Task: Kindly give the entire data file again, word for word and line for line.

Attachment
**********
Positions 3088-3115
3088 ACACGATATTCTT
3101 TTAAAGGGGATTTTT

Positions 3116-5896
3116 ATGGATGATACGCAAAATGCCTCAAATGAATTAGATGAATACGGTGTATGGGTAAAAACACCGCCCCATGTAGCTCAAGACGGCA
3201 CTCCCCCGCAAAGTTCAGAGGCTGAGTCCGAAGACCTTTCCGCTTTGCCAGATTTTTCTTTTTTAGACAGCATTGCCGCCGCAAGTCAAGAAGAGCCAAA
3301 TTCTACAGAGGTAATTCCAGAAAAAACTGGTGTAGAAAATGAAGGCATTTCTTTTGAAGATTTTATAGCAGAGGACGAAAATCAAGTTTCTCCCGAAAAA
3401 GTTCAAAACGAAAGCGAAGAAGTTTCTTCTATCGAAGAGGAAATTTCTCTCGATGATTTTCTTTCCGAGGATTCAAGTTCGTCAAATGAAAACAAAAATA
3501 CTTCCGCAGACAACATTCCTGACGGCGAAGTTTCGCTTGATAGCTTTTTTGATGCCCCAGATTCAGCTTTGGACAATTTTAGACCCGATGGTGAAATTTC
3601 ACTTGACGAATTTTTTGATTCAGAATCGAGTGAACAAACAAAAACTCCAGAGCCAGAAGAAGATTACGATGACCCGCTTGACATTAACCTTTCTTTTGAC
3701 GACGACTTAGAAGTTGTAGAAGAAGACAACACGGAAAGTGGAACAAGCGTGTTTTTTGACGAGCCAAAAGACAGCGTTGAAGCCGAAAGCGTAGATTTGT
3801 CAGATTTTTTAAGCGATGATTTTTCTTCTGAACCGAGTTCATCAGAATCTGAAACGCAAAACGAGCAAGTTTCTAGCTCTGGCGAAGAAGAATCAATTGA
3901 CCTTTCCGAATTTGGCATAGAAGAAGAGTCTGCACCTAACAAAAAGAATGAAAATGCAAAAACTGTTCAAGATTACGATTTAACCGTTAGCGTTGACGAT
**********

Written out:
Positions 3088-3115
3088 ACACGATATTCTT
3101 TTAAAGGGGATTTTT

Positions 3116-5896
3116 ATGGATGATACGCAAAATGCCTCAAATGAATTAGATGAATACGGTGTATGGGTAAAAACACCGCCCCATGTAGCTCAAGACGGCA
3201 CTCCCCCGCAAAGTTCAGAGGCTGAGTCCGAAGACCTTTCCGCTTTGCCAGATTTTTCTTTTTTAGACAGCATTGCCGCCGCAAGTCAAGAAGAGCCAAA
3301 TTCTACAGAGGTAATTCCAGAAAAAACTGGTGTAGAAAATGAAGGCATTTCTTTTGAAGATTTTATAGCAGAGGACGAAAATCAAGTTTCTCCCGAAAAA
3401 GTTCAAAACGAAAGCGAAGAAGTTTCTTCTATCGAAGAGGAAATTTCTCTCGATGATTTTCTTTCCGAGGATTCAAGTTCGTCAAATGAAAACAAAAATA
3501 CTTCCGCAGACAACATTCCTGACGGCGAAGTTTCGCTTGATAGCTTTTTTGATGCCCCAGATTCAGCTTTGGACAATTTTAGACCCGATGGTGAAATTTC
3601 ACTTGACGAATTTTTTGATTCAGAATCGAGTGAACAAACAAAAACTCCAGAGCCAGAAGAAGATTACGATGACCCGCTTGACATTAACCTTTCTTTTGAC
3701 GACGACTTAGAAGTTGTAGAAGAAGACAACACGGAAAGTGGAACAAGCGTGTTTTTTGACGAGCCAAAAGACAGCGTTGAAGCCGAAAGCGTAGATTTGT
3801 CAGATTTTTTAAGCGATGATTTTTCTTCTGAACCGAGTTCATCAGAATCTGAAACGCAAAACGAGCAAGTTTCTAGCTCTGGCGAAGAAGAATCAATTGA
3901 CCTTTCCGAATTTGGCATAGAAGAAGAGTCTGCACCTAACAAAAAGAATGAAAATGCAAAAACTGTTCAAGATTACGATTTAACCGTTAGCGTTGACGAT